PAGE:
SAF 20-049 – HSR&D Study
Career Development Projects
Creating Safety and Reducing Medical Error with Bar Coding
Marta L Render MD
Cincinnati VA Medical Center, Cincinnati, OH
July 2001 -
Adverse drug events are the most common cause of injury to patients in the hospital. The VA implemented Bar Code Medication Administration (BCMA) across the VA in 2000 in order to reduce adverse drug events. The introduction of a new technology into a complex setting nearly always has unanticipated side effects on how work is performed that create new potential paths to adverse events. We examined this natural experiment for new sources of error related to changes in work processes and different settings.
The objective of this study is to identify new routes to medication error with BCMA through observation of nurses and interviews about near-misses, examine how setting impacts on software use and develop "Best Practices" to avoid these failures.
Two cross-sectional ethnographic observational studies at three different VA medical centers on acute care and nursing home units, combined with critical decision method interviews of observed "near misses" and administration errors. We solicited input in best practices through a web-based questionnaire informed by the findings from observations and completed by 16 VA hospitals, and validated those results through focus groups of a variety of stakeholders.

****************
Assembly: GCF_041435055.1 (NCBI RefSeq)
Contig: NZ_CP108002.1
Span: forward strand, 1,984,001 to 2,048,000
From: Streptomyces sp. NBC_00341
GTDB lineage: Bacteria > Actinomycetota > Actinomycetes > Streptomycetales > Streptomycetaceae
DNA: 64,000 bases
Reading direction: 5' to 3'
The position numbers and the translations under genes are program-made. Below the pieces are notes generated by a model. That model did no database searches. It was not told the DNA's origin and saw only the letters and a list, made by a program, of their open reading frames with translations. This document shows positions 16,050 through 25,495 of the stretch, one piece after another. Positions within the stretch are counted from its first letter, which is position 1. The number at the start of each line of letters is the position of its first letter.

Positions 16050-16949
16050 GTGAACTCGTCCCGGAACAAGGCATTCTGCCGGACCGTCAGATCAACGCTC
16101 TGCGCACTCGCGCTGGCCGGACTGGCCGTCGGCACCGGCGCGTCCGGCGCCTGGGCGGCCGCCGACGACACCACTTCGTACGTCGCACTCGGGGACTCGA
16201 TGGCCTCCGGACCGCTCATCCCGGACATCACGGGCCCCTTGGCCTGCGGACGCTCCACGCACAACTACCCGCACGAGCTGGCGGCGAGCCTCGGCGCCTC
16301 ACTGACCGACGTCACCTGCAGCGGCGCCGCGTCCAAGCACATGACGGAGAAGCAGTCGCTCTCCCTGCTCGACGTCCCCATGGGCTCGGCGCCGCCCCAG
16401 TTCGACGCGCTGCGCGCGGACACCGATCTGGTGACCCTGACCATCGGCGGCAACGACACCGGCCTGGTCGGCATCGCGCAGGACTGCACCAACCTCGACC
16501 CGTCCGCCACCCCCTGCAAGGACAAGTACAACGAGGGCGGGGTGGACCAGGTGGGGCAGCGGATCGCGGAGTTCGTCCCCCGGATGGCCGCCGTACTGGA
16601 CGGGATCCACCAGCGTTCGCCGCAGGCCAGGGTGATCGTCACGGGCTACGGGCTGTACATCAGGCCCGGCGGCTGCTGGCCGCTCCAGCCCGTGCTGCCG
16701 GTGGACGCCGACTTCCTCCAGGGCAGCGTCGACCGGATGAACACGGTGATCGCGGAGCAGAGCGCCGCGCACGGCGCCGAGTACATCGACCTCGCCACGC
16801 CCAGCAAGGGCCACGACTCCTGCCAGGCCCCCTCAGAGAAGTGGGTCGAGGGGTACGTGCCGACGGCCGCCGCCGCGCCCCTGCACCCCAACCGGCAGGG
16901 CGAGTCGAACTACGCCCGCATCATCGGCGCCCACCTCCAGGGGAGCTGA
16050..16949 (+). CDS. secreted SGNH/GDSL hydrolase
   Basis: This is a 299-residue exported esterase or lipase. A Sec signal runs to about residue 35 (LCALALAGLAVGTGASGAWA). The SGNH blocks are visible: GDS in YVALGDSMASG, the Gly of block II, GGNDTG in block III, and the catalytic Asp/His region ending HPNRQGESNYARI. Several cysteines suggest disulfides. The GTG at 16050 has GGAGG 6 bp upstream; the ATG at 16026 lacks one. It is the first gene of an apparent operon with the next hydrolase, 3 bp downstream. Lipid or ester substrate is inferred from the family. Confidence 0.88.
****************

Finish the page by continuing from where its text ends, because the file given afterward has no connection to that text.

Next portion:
We identified five negative side effects following BCMA implementation: 1) nurses confused by automated removal of medications by BCMA; 2) degraded coordination between nurses and physicians; 3) nurses dropping activities to reduce workload during busy periods; 4) increased prioritization of monitored activities during goal conflicts; and 5) decreased ability to deviate from routine sequences. We found statistically significant (p £ 0.05) differences in practice among nurses administering medications in the acute care compared to long-term care. Acute care ward nurses: 1) used more detailed printed reports to plan medication passes and detect errors in ordering and dispensing; 2) scanned barcoded wristbands more frequently (53% vs. 8%); and 3) administered medications immediately after scanning and opening medication packets more frequently (93% vs. 23%). Using a novel format that describes the rationale as well as the context most relevant to the best practices, we described 14 best practices that address implementation/continuous improvement strategies, training, troubleshooting, contingency planning, equipment maintenance, medication administration, and wristband maintenance.
This project demonstrates how established human factors concepts and methods can be applied in healthcare to conduct innovative research that has immediate and long-term practical impacts. It is expected that medication errors will be reduced within the VA based on BCMA redesign and application of "best practices." In addition, impacts go beyond the VA, as private hospitals are already using the results to improve their bar code-based software prior to implementation (>30 requests for JAMIA preprint).
None at this time.
Prevention, Technology Development and Assessment
Adverse events, Nursing, Safety